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Saturday, March 18, 2023


I recently read The Case for Christ: A Journalist’s Personal Investigation of the Evidence for Jesus, by Lee Strobel (1998).

I was encouraged to read this book by my lovely bride of 46 years. The title of the book clearly sets the premise.

My top takeaways:

·      LS’s story reminded me of the similar journey taken by C.S. Lewis. 

·      LS caused me to re-think my view of circumstantial evidence, which I have generally always considered through a negative lens.

·      Skepticism is extremely healthy and advantageous, until/unless it turns into cynicism. At that point, curiosity ceases and learning stops.

·      Perfect alignment in testimonials suggest collusion, while agreement on major points with variations in details lends credence to corroborating recollections. I had not considered that nuance.

·      I have long held that context is everything when faced with weighty decisions. That assertion is confirmed in this book.

·      It takes every bit as much “faith” to be an atheist as it does to be a Christian.

·      Reaffirmed is the assertion of one of my lifelong mentors: “Everyone has an opinion; I prefer the informed ones.”

·      LOVE, at the end of the day, is the only and best answer.

My favorite quotes:

“It’s like this: if you love a person, your love goes beyond the facts of that person, but it’s rooted in the facts about that person. For example, you love your wife because she’s gorgeous, she’s nice, she’s sweet, she’s kind. All these things are facts about your wife, and therefore you love her. But your love goes beyond that. You can know all these things about your wife and not be in love with her and put your trust in her, but you do. So the decision goes beyond the evidence, yet it is there also on the basis of the evidence. So it is with falling in love with Jesus.” (p. 125)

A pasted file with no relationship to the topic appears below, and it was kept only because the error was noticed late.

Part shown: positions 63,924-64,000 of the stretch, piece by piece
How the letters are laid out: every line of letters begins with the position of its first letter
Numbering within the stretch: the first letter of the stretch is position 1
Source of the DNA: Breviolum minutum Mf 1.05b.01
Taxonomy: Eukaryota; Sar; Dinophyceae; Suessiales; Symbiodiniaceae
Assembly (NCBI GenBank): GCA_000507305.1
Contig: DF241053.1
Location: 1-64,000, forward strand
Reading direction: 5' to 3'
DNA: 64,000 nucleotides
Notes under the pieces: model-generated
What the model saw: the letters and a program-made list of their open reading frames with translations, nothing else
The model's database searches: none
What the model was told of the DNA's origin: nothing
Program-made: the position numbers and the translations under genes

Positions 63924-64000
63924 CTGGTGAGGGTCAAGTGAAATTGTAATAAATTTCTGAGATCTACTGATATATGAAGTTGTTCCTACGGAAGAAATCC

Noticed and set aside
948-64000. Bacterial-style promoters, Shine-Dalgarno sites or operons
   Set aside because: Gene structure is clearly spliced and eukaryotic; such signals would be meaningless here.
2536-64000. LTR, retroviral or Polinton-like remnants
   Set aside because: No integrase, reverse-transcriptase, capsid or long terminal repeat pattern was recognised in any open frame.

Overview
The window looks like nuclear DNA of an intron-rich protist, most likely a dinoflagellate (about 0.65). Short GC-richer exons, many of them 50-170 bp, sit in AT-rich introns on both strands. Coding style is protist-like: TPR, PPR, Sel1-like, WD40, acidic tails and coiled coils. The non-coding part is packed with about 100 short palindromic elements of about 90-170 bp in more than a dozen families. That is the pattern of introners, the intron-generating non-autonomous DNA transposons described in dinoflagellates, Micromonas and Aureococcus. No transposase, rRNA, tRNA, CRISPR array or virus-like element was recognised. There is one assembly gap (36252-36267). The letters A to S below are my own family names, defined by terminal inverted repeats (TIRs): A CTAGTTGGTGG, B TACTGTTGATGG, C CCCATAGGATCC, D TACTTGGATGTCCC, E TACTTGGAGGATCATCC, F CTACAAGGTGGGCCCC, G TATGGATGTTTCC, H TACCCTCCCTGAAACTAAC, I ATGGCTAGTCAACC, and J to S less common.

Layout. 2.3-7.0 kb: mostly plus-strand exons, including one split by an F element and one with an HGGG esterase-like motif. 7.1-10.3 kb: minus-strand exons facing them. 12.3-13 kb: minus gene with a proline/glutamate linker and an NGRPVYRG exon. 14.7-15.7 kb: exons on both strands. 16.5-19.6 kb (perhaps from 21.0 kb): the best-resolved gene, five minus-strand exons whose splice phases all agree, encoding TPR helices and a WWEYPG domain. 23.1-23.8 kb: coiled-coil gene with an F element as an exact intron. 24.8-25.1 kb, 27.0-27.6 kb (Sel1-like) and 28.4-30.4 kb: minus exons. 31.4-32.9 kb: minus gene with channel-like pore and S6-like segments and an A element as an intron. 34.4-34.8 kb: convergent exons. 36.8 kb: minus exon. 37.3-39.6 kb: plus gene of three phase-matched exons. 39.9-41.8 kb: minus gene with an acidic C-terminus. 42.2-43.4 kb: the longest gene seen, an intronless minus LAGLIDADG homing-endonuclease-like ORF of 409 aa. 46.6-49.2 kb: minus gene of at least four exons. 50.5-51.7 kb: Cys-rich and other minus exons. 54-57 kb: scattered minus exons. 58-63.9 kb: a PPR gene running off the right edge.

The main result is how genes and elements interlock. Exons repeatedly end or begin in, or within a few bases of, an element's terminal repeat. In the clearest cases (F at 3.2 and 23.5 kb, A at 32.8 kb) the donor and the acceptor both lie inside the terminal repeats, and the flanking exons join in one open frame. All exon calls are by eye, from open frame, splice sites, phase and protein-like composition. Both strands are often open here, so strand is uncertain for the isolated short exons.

“A text without a context becomes a pretext for a prooftext.” (p. 163)

“To paraphrase Martin Luther King Jr., I may not yet be the man I should be or the man, with Christ’s help, I someday will be—but thank God I’m not the man I used to be!” (p. 269)

One of my professional colleagues described this book as “a game changer” for him. It most certainly has bolstered my faith, and provided me whole new set of lenses through which to view my faith.

The Case for Christ in a profound and consequential work.

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